In a nation whose Declaration of Independence boldly asserts each and every citizen’s inalienable right to life, liberty, and the pursuit of happiness, it should come as no surprise that for many the promotion of equal rights is a crusade without parallel. Very often, this entails going above and beyond securing basic constitutional liberties. Some venture into the realm of governmentally mandated social justice schemes, which invariably boils down to the perceived act of righting past wrongs; not against specific individuals, but historically oppressed groups. These can theoretically be ethnic, gender based, racial, religious, or purely social in nature. In any case, the prospect of rectifying the trials of yesteryear within the confines of the present’s tribulations holds undeniable appeal.
Said appeal was now famously utilized by the federal government to quash discriminatory employee hiring practices during the early-to-mid 1960s. Originally proposed by President John F. Kennedy, the wide reaching program was titled affirmative action. It gained a spectacular amount of steam during his time in office, and that of his successor Lyndon B. Johnson, because of the country’s plunge into the Civil Rights Movement. Prior to affirmative action’s creation, women and racial minorities were frequently, or as a matter of general policy, denied jobs of an equal basis to their predominately European American male counterparts. Arguing on behalf of the African American community, Martin Luther King, Jr. pointedly stated that “a society that has done something special against the Negro for hundreds of years must now do something special for the Negro.”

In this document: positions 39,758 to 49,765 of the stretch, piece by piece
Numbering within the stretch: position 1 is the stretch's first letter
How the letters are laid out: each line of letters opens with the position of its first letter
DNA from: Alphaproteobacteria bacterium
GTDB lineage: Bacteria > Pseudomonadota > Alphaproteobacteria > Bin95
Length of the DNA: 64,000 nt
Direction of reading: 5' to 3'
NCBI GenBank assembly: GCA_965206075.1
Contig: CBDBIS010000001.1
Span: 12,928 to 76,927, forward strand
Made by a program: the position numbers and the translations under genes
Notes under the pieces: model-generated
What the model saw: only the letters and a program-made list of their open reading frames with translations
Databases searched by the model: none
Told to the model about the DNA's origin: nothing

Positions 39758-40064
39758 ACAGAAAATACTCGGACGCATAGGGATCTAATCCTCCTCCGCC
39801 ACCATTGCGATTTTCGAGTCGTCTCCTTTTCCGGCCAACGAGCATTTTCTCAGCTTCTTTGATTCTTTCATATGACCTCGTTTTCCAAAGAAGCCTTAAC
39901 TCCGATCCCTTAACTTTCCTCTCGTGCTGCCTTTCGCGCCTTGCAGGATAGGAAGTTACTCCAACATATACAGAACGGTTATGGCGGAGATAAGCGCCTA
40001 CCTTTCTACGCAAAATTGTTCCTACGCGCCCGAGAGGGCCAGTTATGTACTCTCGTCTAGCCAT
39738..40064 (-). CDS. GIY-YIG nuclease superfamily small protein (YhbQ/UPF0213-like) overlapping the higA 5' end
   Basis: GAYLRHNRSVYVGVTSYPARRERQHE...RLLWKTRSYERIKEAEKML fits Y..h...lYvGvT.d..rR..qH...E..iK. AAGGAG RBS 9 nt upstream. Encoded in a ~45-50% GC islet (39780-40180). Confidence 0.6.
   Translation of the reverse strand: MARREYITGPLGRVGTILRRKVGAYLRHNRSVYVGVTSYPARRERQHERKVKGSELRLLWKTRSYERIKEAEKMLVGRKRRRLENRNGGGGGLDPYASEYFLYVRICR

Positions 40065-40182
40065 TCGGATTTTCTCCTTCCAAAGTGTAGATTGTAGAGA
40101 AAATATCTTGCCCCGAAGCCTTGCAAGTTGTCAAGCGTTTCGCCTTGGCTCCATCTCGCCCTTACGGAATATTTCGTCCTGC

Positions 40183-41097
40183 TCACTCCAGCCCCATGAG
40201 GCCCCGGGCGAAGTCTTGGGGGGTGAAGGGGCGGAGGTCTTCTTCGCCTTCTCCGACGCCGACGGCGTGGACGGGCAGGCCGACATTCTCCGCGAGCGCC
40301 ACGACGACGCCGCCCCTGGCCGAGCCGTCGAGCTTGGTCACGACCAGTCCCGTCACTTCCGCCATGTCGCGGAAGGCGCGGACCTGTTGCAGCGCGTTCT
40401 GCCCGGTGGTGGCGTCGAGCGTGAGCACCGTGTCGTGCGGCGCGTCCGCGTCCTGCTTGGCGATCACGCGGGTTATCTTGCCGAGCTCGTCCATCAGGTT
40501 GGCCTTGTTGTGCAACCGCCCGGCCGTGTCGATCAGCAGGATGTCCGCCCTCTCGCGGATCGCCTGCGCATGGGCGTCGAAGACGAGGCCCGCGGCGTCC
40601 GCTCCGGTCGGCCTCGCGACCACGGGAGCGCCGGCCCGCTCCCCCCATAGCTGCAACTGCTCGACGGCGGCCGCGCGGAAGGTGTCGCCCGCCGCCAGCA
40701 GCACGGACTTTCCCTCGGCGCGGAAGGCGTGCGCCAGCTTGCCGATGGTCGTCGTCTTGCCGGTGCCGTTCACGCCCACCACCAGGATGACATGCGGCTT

His request was honored by Johnson in 1965, when an executive order was passed that required minorities to be given priority in the federal government’s hiring process. Public sector agencies of every variety and many privately owned institutions quickly followed. Immense controversy was not far behind and continues to this very day. From prominent liberal arts colleges to small town police departments, gender and racial quotas became standard fare. This waned considerably during the 1990s, however, when it was found that affirmative action perpetuated reverse discrimination. Though it still exists, to be sure, many municipal, state, and federal organizations have extensively revised their respective human resources policies.
It is undeniable that a careful line must be walked to ensure that the pre-Civil Rights Era’s injustices are not repeated against an entirely different demographic. While the Supreme Court upheld affirmative action’s legality in 2003, statewide voter referendums before and after this have repealed it on differing levels. National opinion is decidedly split, with a 2005 Gallup poll showing that fifty percent of the public supports employers hiring on a gender and racial criteria, while forty-two percent hold a view to the contrary. During the same year, another poll was conducted which had sixty-one percent of its male participants claiming that females enjoyed equal work opportunities. Less than half of females, totaling at forty-five percent, were in agreement with this opinion.
I believe that one should be judged solely by his or her own merits for any desired occupation. Whether this be neurosurgeon or night janitor, the measure of individual skill and content of personal character should be held above all else. To merely hypothesize that an untold number have not had terrible prejudices brought against them on gender or racial terms is outwardly bizarre, let alone disgustingly insensitive. However, the problems of the past cannot be rectified in modern times. One can do everything possible to prevent them from recurring, but institutionalizing yet another form of discrimination is most definitely not the answer.
Indeed, this sort of tripe actually reinforces stereotypes; I cannot count the number of times I have heard a successful woman or racial minority be utterly denigrated as nothing more than an affirmative action hire. Such a mentality can only lose prevalence once job applicants are treated in a broadly similar fashion. This might not be the most popular or politically correct course of action, but sometimes tough decisions must be made for the long term. Abolishing legislated bigotry in perhaps the most recent of its incarnations would seem to be a solid step in the direction of a truly egalitarian society.Powered by Sidelines